Given a choice between fast, 802.11b; faster, 802.11g; and fastest, 802.11n, most people will pick the fastest every time. But, while the IEEE 802.11n Wi-Fi standard, with its up to 300Mbps burst speeds, is easily the fastest wireless networking protocol, until recently it’s never been a standard. Thus, a Wi-Fi access point (AP) using a draft 802.11n protocol from one vendor was unlikely to deliver its full potential speed to a laptop with an 802.11n chipset from another maker.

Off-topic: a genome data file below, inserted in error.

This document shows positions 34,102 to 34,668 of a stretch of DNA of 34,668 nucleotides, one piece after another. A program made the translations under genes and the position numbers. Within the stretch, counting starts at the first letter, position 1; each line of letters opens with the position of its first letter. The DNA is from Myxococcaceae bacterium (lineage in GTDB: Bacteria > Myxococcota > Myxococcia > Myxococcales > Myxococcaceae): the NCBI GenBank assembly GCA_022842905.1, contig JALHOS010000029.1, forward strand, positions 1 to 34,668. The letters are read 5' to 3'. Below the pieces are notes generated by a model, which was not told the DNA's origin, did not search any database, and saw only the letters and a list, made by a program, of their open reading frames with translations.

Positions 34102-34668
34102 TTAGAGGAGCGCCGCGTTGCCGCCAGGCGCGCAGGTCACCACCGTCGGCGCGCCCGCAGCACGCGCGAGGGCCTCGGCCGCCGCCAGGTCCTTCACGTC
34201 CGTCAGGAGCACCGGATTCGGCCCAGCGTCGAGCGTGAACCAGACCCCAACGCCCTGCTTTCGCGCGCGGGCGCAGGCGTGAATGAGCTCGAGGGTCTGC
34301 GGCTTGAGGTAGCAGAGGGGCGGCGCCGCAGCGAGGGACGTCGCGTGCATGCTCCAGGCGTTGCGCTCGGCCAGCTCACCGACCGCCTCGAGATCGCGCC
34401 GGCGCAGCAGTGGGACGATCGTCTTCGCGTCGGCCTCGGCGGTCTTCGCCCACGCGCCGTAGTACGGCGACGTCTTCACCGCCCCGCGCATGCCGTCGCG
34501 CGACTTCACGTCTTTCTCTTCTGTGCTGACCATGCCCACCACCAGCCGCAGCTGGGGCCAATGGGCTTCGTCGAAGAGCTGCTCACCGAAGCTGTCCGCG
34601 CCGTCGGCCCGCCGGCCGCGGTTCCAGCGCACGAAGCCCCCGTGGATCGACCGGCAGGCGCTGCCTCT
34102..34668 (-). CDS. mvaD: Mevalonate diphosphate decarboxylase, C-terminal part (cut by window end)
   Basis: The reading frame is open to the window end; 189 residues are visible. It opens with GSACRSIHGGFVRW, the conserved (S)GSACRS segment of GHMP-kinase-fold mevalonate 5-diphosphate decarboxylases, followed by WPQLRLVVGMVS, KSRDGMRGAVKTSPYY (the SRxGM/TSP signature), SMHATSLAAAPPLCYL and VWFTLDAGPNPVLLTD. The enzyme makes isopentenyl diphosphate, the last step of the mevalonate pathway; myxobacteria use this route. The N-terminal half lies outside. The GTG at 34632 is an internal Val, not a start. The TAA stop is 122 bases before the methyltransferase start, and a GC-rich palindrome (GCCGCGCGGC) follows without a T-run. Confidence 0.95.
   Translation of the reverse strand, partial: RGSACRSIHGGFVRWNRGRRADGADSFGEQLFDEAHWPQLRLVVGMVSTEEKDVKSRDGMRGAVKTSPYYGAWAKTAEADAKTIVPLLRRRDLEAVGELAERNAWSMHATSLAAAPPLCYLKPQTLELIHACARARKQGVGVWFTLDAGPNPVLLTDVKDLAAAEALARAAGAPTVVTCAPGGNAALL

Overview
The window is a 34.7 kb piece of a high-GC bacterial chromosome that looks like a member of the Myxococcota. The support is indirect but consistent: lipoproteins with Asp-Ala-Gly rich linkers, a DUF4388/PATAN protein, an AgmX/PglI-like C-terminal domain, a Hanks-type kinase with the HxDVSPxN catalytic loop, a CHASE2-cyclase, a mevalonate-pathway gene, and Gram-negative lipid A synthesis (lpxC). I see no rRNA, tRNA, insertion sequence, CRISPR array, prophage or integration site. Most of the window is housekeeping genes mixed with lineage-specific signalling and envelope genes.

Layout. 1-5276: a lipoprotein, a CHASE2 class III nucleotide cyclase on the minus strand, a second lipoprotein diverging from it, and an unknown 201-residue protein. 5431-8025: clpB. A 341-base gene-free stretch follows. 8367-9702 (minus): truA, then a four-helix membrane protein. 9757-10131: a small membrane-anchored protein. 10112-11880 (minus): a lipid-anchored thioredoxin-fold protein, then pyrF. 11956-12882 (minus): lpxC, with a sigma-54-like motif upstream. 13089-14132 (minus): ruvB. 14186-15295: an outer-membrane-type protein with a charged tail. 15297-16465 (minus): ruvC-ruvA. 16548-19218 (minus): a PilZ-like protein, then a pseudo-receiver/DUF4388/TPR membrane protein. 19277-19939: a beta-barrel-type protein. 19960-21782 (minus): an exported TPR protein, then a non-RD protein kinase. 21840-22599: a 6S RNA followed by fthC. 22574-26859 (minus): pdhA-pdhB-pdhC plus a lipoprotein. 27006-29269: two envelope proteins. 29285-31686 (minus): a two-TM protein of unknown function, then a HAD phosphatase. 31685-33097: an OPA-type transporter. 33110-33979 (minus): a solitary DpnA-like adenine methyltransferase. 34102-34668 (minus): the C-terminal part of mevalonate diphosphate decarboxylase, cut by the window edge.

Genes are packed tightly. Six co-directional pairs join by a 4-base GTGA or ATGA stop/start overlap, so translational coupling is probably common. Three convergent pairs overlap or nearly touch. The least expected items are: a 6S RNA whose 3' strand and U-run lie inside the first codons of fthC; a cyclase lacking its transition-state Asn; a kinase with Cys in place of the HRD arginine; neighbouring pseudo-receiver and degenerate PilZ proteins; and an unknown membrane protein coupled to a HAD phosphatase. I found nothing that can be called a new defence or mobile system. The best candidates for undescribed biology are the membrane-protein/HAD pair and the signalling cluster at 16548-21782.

It wasn’t supposed to be that way. But, for years, the Wi-Fi hardware OEMs puppies fought over the 802.11n protocol like it was a chew toy. The result was that we’ve had to wait for over five-years before 802.11n finally became a real standard on September 11, 2009. The delay was never over the technology. The technical tricks that give 802.11n its 100Mbps to 140Mbps steady connection speeds have been well-known for years. The reason why is it’s only recently that we’re able to use 802.11n at its full potential.
So, you’re ready to go with just buying a new 802.11n AP right? Not so fast tiger. While it’s true that 802.11n can leave 802.11g at the starting line and even leave some older Ethernet routers eating its dust, it’s still all too possible to set it up so that you can’t get all the speed out of 802.11n you paid for.